What more evidence does CMS need to prove that physicians simply find meaningful use too complex, too time-consuming, and too costly?
I was glad to see that CMS was concerned enough about the 17% meaningful use dropout rate to do some research into this rather alarming statistic. Some of what they discovered lends credence to the arguments put forth in the large—and growing—number of recent letters from stakeholder organizations suggesting that the meaningful use train is simply moving too fast.
In a recent presentation, CMS accounted for half of the non-returning providers as follows: 5% retired, 17% switched to a practice without an EHR, and 28% claimed to have simply forgotten or missed the deadline to attest.
The remaining 50% of the non-returners cited a number of reasons—some identifying more than one—that are quite revealing and can only lead to future falloffs in participation. The reasons given are presented in the CMS chart below:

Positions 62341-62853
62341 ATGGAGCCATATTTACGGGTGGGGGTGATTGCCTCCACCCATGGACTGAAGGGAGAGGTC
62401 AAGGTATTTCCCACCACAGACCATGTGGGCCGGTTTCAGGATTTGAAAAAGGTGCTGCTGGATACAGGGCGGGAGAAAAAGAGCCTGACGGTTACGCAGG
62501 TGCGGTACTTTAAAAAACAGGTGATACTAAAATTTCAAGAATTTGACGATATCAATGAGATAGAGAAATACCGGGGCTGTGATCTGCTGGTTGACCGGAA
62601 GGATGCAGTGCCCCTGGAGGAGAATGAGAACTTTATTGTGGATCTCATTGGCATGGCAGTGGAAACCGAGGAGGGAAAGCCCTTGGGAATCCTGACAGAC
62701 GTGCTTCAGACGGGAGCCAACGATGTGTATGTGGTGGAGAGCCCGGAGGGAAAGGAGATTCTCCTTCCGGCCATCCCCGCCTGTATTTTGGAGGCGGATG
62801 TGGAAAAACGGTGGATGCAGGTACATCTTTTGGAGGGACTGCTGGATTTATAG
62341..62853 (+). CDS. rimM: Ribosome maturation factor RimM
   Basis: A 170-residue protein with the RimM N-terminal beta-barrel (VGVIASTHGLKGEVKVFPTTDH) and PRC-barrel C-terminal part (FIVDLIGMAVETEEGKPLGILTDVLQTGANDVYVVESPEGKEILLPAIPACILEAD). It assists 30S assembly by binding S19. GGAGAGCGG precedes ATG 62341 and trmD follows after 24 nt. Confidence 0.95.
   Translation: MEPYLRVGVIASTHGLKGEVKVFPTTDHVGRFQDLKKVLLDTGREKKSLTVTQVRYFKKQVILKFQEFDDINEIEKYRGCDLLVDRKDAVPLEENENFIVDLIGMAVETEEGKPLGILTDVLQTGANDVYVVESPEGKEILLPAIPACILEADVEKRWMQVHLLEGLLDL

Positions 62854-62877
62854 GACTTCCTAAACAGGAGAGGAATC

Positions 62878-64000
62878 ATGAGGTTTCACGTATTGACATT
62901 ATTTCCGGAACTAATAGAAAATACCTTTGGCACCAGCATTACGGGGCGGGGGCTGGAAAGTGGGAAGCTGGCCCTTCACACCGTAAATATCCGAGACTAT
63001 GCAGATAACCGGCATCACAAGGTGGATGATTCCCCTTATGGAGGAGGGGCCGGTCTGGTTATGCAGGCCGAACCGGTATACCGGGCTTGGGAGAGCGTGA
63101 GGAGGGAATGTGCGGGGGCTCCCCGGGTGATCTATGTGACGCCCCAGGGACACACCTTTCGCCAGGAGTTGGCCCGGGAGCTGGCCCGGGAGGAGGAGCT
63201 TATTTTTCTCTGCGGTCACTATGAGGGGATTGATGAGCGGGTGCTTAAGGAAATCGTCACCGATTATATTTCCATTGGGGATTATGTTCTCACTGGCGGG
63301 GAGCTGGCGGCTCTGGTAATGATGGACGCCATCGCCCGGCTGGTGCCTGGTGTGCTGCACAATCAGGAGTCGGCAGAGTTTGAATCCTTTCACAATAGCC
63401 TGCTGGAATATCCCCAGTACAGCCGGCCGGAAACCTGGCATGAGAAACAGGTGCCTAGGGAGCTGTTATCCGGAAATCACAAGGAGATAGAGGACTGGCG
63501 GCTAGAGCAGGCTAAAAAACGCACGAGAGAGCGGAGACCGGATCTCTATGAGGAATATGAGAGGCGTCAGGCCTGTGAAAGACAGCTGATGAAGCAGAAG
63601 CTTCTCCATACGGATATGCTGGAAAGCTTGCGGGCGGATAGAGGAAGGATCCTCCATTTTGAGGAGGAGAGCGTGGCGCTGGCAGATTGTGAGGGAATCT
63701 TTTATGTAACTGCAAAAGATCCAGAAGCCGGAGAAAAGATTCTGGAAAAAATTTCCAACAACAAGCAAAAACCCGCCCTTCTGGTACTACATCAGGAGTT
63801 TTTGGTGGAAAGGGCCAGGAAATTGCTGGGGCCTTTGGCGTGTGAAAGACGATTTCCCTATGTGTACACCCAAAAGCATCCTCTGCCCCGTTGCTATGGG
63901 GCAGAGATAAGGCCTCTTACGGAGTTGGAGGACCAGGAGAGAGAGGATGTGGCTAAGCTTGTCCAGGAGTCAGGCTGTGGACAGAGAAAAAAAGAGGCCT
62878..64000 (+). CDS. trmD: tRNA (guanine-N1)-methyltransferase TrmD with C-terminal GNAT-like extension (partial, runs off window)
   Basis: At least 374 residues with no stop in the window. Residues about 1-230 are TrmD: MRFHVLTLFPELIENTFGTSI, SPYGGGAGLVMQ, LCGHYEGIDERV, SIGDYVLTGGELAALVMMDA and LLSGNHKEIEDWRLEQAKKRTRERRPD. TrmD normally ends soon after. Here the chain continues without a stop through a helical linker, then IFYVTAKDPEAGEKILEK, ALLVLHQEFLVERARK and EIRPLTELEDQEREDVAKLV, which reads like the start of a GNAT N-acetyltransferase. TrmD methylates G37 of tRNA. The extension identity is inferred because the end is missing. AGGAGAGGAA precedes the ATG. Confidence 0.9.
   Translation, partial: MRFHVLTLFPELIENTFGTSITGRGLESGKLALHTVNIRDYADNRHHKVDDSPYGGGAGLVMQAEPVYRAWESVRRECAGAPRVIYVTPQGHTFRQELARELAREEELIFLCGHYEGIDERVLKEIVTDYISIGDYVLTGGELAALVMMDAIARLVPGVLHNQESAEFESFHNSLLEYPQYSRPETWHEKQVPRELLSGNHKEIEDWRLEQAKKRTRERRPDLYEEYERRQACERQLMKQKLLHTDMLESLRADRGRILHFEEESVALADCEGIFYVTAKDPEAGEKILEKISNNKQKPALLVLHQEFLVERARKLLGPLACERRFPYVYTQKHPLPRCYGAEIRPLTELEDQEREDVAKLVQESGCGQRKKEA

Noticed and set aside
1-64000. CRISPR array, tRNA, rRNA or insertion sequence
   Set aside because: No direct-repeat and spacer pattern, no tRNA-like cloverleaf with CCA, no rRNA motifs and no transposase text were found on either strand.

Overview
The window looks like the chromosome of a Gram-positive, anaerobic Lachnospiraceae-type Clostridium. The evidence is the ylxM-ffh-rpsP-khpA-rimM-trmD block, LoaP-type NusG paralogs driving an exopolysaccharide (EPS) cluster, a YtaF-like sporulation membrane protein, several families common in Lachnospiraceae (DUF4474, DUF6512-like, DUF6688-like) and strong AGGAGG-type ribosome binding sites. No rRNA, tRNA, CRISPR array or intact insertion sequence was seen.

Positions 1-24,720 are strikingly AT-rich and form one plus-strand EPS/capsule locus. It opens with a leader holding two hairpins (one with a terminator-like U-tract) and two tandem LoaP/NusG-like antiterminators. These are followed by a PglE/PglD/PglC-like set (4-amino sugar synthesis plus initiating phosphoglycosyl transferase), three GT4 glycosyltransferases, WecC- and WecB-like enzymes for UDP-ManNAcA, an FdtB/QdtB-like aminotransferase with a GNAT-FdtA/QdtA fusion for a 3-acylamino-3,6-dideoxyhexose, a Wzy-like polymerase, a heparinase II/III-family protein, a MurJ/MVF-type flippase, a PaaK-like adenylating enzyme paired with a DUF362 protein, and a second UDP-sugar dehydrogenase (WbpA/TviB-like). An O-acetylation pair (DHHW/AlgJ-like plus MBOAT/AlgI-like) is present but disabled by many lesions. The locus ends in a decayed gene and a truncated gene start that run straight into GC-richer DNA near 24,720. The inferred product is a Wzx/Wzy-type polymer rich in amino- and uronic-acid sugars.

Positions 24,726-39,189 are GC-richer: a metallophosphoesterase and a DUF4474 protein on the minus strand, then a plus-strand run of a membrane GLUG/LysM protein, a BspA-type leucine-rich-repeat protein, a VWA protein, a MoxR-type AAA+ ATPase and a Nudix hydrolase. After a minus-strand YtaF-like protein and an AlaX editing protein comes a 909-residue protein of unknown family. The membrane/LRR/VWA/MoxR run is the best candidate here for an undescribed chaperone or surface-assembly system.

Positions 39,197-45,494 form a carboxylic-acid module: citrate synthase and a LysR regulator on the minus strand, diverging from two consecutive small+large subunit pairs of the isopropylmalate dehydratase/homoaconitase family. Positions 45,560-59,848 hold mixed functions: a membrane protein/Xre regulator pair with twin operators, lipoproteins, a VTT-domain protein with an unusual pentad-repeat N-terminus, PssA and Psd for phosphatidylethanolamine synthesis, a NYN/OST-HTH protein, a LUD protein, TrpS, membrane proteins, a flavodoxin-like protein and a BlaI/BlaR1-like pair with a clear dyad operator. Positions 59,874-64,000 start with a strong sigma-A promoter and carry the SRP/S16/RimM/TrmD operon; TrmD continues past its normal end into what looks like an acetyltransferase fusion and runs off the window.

What more evidence do we need that physicians simply find meaningful use too complex, too time-consuming, and too costly? And that is only their assessment of Stage 1. Many of the non-returners were unable to meet one or more Stage 1 objectives, yet many Stage 2 measures will be considerably more challenging—for reasons other than increased thresholds. The Stage 1 menu measures that had the highest exclusion or deferral rates—i.e., the measures that most physicians did not select because they considered them to be most difficult—become required core measures in Stage 2. Compounding that challenge is the addition of totally new measures related to interoperability and patient engagement, all of which will require completely new workflows, staff training, and massive patient-education efforts.
Given the experience to date, the associated explanations provided by physicians, and the volume and passion of the requests pleading for some relief—from the burden of the requirements and from the impending penalties—some flexibility is clearly called for. How about at least backing off from the all-or-nothing requirement? Doesn’t it make sense for the long-term success of the EHR Incentive Program to offer physicians some flexibility at this critical juncture?
Evan Steele is the CEO of EHR company SRSsoft and EMR Straight Talk where he writes about his observations and opinions on the countless complexities that are challenging everyone in the health care industry where this was first posted.